In fact, quite the opposite. I went to a wedding and got more anti-wedding than I have been in a good, long while. It’s not personal; the wedding I attended was that of two friends of mine and they had such a wonderful day that it’s shocking me just to think these thoughts, let alone put them down somewhere more solid. But truth be told, I’m no good at weddings. I can’t dance (but only Billy knows that, as he was the only one to force me onto the dance floor for all of 3 minutes). I don’t mind being in pictures, but I abhor being in videos. I’m not even very good at small talk for longer than five or ten minutes.
That, coupled with the whole idea of being the center of attention, makes me anxious. I don’t particularly like being on the sidelines in weddings; I’m not too sure I’d ever be able to handle the whole bride thing.
I’m not saying I don’t want to get married, because in all honesty, I’m pretty sure I do. But the big party? Yeah, I might be fine to do without. Or maybe just something really fucking small. Let the world find out by a name change on the latest social networking site.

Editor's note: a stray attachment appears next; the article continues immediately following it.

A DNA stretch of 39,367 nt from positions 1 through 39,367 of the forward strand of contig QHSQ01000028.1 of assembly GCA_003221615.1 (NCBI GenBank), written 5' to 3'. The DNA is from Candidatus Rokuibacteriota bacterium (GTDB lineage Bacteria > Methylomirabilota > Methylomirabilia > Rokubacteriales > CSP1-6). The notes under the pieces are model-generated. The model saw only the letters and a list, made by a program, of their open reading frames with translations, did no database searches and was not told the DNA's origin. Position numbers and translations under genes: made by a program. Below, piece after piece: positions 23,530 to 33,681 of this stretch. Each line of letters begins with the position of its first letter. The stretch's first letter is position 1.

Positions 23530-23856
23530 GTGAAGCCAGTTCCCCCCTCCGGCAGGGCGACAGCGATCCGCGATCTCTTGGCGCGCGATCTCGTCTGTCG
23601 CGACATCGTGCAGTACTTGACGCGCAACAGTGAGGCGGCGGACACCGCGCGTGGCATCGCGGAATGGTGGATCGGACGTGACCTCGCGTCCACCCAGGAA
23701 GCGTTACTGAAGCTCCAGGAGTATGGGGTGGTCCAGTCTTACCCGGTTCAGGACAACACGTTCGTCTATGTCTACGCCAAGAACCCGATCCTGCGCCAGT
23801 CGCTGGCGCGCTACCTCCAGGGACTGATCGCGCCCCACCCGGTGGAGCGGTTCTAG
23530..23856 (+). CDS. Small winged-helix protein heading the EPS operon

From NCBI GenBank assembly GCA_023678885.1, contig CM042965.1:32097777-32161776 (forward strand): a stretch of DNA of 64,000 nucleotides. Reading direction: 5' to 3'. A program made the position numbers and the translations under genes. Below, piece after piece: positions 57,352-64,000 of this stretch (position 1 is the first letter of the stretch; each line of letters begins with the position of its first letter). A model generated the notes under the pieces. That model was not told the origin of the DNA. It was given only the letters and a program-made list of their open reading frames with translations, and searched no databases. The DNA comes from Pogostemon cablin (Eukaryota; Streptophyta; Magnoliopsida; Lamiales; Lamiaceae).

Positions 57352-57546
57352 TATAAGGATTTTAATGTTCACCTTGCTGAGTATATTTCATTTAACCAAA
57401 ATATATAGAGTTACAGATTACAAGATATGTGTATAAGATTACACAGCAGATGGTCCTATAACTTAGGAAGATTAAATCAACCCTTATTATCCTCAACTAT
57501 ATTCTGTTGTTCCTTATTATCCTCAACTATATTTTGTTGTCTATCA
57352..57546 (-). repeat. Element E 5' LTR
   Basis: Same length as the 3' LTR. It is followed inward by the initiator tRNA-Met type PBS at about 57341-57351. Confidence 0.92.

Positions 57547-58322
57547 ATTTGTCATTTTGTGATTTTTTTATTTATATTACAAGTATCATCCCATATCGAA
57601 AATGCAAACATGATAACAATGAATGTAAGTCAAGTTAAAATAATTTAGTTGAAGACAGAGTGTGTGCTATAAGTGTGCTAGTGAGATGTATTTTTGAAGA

Then I think about the commitment and the anxiety returns. People change so much over the course of their lives and it’s no longer the time where “sickness and health, richer or poorer,” blah blah blah are actual conditions. People just up and get divorced. Oh well, we tried the whole committed to each other thing, and it turns out I can’t hack it, so BYE! I don’t work like that, nor do I want to. If I ever get married, I really want the through thick-and-thin part, because that’s what would make it most meaningful at the end of the day anyway. It’s true that you can never be sure, but I think it’s worth waiting a fairly decent amount of time before making that decision for forever. Because 2012 or not, forever can be a long time. And at what point do we truly know one another? Do we ever?